RES4Africa’s admirable vision is for the sustainable transformation of Africa’s electricity systems to ensure reliable and affordable electricity access for all.
The IEA Africa Energy Outlook 2022 estimates that achieving universal global access to electricity by 2030 would require annual investments of USD 30 billion from now to 2030, of which around two-thirds are needed in sub-Saharan Africa. As Africa's population is expected to reach approximately 2.5 billion by 2050 it is essential that action is taken now to ensure the electrical infrastructure can serve the continent's growing population.
Africa’s future will be shaped by the decisions made today, and that is why the international community needs to come together to accelerate the investment needed for Africa to harness its vast renewable energy potential. Strategic planning and investment are key to ensure that Africa can benefit from its almost limitless potential of renewable energy and provide universal access to affordable, reliable and sustainable electricity.
The energy transition challenge
Aligned to the SDG7 UN Agenda 2030 goals for affordable, reliable, sustainable and modern energy for all by 2030, making a decisive shift from fossil fuels to clean energy is now high on the agenda for Africa’s utilities.
For years, traditional fossil-based systems of energy production and consumption, including oil and gas – have become increasingly expensive. Now though, as fluctuating energy prices continue to expose nations to the challenges of energy security and fossil fuel dependence, securing greener power is no longer only about climate change but also a matter of keeping the lights on.
The result is a period of fundamental change for utilities in the region as it increases renewable energy capacity – predominantly solar and wind generation - at pace.
According to the International Energy Agency (IEA), Africa has 60 percent of the world’s best solar resources, but only 1 percent of the solar generation capacity, and will require $190 billion of investment each year between 2026 and 2023.1 Harnessing this potential will help Africa reduce emissions and widen access to electricity, but in the short to medium term, while infrastructure is updated, utilities face managing this transition while using an aged grid infrastructure that is already being pushed to the limits.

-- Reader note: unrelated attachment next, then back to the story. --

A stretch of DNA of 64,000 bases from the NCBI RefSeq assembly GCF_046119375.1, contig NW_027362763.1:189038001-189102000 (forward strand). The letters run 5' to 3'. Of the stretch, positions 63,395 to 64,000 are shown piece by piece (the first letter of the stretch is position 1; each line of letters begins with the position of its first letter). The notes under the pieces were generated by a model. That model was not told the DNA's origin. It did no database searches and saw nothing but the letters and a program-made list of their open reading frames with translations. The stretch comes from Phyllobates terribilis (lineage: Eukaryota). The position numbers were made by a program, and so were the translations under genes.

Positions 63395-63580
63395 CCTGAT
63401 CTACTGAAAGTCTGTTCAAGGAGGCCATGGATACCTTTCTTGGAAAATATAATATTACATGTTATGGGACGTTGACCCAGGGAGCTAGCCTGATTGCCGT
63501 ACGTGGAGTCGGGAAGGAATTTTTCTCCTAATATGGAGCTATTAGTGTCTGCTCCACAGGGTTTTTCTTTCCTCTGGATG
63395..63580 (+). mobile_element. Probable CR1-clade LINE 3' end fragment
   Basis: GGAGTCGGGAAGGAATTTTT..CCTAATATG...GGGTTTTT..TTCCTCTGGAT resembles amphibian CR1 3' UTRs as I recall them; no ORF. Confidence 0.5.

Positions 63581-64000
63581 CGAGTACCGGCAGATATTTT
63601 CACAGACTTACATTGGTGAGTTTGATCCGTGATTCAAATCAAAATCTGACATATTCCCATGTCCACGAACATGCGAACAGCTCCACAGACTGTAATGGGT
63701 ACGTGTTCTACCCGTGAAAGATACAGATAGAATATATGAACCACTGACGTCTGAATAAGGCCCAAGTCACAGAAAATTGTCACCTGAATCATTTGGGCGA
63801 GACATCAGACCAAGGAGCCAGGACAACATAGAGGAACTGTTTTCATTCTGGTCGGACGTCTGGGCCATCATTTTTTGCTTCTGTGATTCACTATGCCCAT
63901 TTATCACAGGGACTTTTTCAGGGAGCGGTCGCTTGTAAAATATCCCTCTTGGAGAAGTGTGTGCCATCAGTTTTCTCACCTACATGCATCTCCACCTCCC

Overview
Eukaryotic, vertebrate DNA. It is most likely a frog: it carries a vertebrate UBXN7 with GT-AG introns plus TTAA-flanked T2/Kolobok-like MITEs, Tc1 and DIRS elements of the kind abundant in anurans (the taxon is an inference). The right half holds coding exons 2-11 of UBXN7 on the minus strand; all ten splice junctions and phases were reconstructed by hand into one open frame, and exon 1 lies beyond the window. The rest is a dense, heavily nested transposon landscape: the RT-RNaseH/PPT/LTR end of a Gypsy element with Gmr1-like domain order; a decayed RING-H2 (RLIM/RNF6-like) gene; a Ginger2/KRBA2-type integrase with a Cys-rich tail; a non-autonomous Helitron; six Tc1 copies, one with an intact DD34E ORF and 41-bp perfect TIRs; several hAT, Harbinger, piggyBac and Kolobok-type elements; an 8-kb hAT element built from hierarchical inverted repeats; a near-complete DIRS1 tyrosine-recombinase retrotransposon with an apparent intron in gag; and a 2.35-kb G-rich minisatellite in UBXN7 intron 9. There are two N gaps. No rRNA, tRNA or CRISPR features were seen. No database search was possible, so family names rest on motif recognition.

This, in turn, prompts the question – how can utilities manage the evolving current need using the existing grid while preparing for the future?
The Energy of Yesterday
To answer this question, we must first explore the dynamics of existing grid infrastructure.
To say that Africa has an aging electrical grid is an understatement. Africa’s aged grid infrastructure was designed to deal with a steady supply of centrally generated energy, consuming mostly oil (42 percent) followed by gas (28 percent) and coal (22 percent)2. According to a study by ReS4Africa and PwC, underfinancing, inefficiency and insufficient extension of the electricity grid are some of the main obstacles to Africa’s access to energy.3
The result is an age-defining transition for Africa’s utility sector as it shifts from entrenched business models and pivots to a smart new energy system designed to power the continent’s low-carbon future more effectively. But what exactly will the future utility model look like?
The Evolution of Distribution
African Governments are working with global specialists through organizations like RES4Africa to deliver renewable projects in areas that currently have no access to electricity. A proven route to better resilience is the microgrid, which usually involves renewable energy generation options such as solar panels and wind turbines, and some form of energy storage device, invariably a battery, to create a decentralized, self-sufficient energy hub. When it comes to the vital task of electrification, microgrids can act as part of the wider grid while also being able to disconnect from it and operate independently, for example, in the event of a blackout. In this way, microgrids can help African utilities to provide power during peak usage while working to modernize the existing grid infrastructure. A critical component of this marked shift is battery energy storage systems, which offer a highly effective way for utilities to store excess energy and redeploy it when the sun isn’t shining, or the wind isn’t blowing to balance the grid and ensure constant reliability.
Further in the Future
But this is just the beginning. Core to the success of Africa’s new power delivery model will be a leaning to greater digitalization to operate, monitor and deliver more sustainable electricity.
This smart network will utilize the same basic infrastructure we know today, but will also draw on innovative monitoring, control and communications technology that communicate and work together to deliver electricity more reliably and efficiently. Armed with centralized access to this intelligence in real-time, it will become easier to manage spikes in demand and bring down peak loads, providing immediate benefits in terms of cost and reliability. It will also lower operational costs through the ability to detect, isolate and address issues before they escalate.
The bottom line is that as the way we generate, distribute and use energy changes, the very nature of the African power grid will have to evolve. It will become more distributed, more intelligent and more resilient. It will also pivot to a much more collaborative, coordinated approach that involves both the public and private sectors coming together to advance the capability of today’s system.
Yes, this exciting transformation may bring both challenges and opportunity but if the result is a continent powered by reliable, secured and clean energy for all, it is certainly one worth reimagining.
Antonio Martinez Reina, Global Utility and Renewable Leader for ABB Electrification